"It all came by accident," laughed Wise, when describing how he got his start in photography.
On his 18th birthday, as the Vietnam War raged, Wise enlisted in the Navy, with the ultimate goal of becoming a Navy Seal. But, soon after he joined, his appendix burst. Once he was released from the hospital, Wise said, "I had a choice of being a ceremonial guard, a bomb handler or a photographer. And I chose photography."
Wise was assigned to an intensive course of photographic training.
"Instead of going out and shooting with a gun, I got to shoot with a camera," he said. He was assigned to work for the admiral in charge of the Navy's Antarctic Support Team, based in Christchurch, New Zealand.
Wise shot "anybody that the U.S. government was wooing for monetary and other support for Antarctic exploration," including visiting astronauts, congressmen and senators. When he wasn't in Antarctica, Wise was stationed in Washington, D.C., at the Naval Photographic Center, which he described as "the largest photo lab in the world."
After completing his naval service, Wise made a road trip to his hometown of Fond Du Lac, Wis., where he discovered that his journey to photography might have actually started not in his appendix, but in his DNA. While helping his mother clean out her attic, he found an old camera and boxes of film and undeveloped negatives that had once belonged to his father, who died when Wise was eight years old. Until that moment, he had not known about his dad's pastime. "The first real photography equipment I had was his," he said.
That equipment traveled with Wise when he moved to Bozeman in 1974 with a friend who was starting college at MSU. Wise also enrolled, and his love for the outdoors drew him to the university's wildlife management program. But, that same friend soon introduced him to Rudi Dietrich, photography professor emeritus, who reinvigorated Wise's dedication to professional photography.
"There was no way I was not going to study under him," Wise said of their first meeting. Under Dietrich's tutelage, Wise completed a bachelor's degree in film and television, with a photography emphasis.
"He's still my dearest mentor and friend," Wise said of Dietrich. "If it wasn't for his passion, I wouldn't have the passion I do."
That sentiment is shared.
"We have a mutual kind of respect for each other," said Dietrich, whose career with MSU spanned 30 years. Dietrich said that he respects that Wise challenges his students to work hard, yet, long after they graduate, many of Wise's students maintain contact with him.
"They feel he's honestly interested in them as human beings," Dietrich explained.
But before he began teaching, Wise completed a stint as a public relations photographer for the University of Nevada-Reno, moving on to work in retail photography as manager of one of Salt Lake City's largest camera stores. He later managed Bozeman's F-11 for five years. In 1991, Wise accepted a job with MSU's School of Architecture as a photo technician, archivist and gallery director. That fall, he added "instructor" to his list of titles, when Dietrich asked Wise to teach MSU introductory photography classes.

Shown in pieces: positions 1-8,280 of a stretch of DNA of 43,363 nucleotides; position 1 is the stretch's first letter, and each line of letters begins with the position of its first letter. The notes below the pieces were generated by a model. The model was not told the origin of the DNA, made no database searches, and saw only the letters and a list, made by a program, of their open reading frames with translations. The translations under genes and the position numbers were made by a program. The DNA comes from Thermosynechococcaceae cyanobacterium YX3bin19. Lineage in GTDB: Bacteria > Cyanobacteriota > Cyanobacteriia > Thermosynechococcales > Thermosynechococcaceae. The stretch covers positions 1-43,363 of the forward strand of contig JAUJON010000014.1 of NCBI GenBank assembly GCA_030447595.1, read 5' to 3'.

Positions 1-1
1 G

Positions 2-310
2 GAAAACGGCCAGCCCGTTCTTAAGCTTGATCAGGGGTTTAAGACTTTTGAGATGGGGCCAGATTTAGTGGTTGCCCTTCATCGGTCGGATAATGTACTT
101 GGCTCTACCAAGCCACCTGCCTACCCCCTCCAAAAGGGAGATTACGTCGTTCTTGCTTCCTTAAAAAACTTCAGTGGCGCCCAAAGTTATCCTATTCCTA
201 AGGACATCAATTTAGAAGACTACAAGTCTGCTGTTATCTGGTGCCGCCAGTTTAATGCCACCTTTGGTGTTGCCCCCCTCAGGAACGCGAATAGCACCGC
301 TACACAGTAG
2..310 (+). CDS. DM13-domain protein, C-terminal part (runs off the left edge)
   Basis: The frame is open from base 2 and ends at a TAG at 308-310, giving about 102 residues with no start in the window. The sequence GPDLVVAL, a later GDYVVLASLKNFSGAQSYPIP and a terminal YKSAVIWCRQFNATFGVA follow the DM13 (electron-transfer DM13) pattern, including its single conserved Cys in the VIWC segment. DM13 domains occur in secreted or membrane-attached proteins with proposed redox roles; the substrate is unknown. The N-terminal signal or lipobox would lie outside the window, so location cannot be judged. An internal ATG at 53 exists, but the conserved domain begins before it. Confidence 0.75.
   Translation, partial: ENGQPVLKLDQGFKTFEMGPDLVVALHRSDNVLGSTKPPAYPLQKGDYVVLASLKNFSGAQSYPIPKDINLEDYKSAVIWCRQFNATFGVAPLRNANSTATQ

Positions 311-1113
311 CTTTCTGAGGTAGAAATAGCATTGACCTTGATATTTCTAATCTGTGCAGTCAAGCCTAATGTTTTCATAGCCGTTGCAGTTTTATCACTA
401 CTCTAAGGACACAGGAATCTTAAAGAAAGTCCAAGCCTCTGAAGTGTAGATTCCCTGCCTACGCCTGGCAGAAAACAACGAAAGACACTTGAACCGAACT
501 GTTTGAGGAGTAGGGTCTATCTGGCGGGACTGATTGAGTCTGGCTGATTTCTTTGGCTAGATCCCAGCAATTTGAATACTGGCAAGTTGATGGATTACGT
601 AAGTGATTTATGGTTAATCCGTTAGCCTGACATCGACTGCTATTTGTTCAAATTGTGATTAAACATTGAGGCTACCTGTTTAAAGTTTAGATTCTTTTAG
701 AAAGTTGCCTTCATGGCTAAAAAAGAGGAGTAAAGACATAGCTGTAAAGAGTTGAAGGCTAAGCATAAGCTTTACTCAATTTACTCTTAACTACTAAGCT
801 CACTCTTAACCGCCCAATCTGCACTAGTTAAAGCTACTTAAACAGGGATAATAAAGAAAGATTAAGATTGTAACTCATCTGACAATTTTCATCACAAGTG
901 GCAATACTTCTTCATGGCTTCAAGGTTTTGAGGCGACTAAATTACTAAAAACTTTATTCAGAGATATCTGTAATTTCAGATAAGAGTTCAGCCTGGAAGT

"How do you turn Rudi down?" Wise laughed, adding, "I dedicated myself to becoming the best teacher I could become."
It didn't take him long to achieve his goal.
"There isn't a single time when I look through the camera that I don't think of Dan Wise. He taught me to see," said Todd Smith, who graduated in 1999 with an architecture degree and photography minor. Smith, who owns an art gallery and furniture design studio in upstate New York, calls Wise one his most influential mentors, valuing not only his teaching ability, but his friendship as well.
Junior Heather McKenney, who has worked as a teaching assistant to Wise for the past two years, calls him "a great professor." Often, she said, Wise "believes more in the students than they believe in themselves. He wants to make you a better photographer, and he wants to make you a better person."
McKenney adds that when she entered MSU, "I had no idea what I wanted to study." She credits Wise, in part, for her decision to major in photography. "I had a great experience with Dan as a professor. I never looked back."
For his part, Wise said, "The beauty of my work is I get to work with the people I do."
In 2003, Wise's expertise as an instructor of beginning and intermediate photography--and the 500-level photography he teaches in the School of Architecture, where he is entering his seventh year as an instructor--was formally recognized with an Excellence Award from the Alumni Association and Bozeman Chamber of Commerce. He has also been nominated for the President's Teaching Award three times.
Wise continues to teach black and white film photography to beginning students because "It's the foundation for everything we do here...and makes for a more knowledgeable photographer." He said his best reward comes when he stands before a class of novices.
"Photography is the perfect vehicle for discovering who you are," he said. "Two people standing in the same spot won't make the same photograph. How cool is that? How blessed could I be?"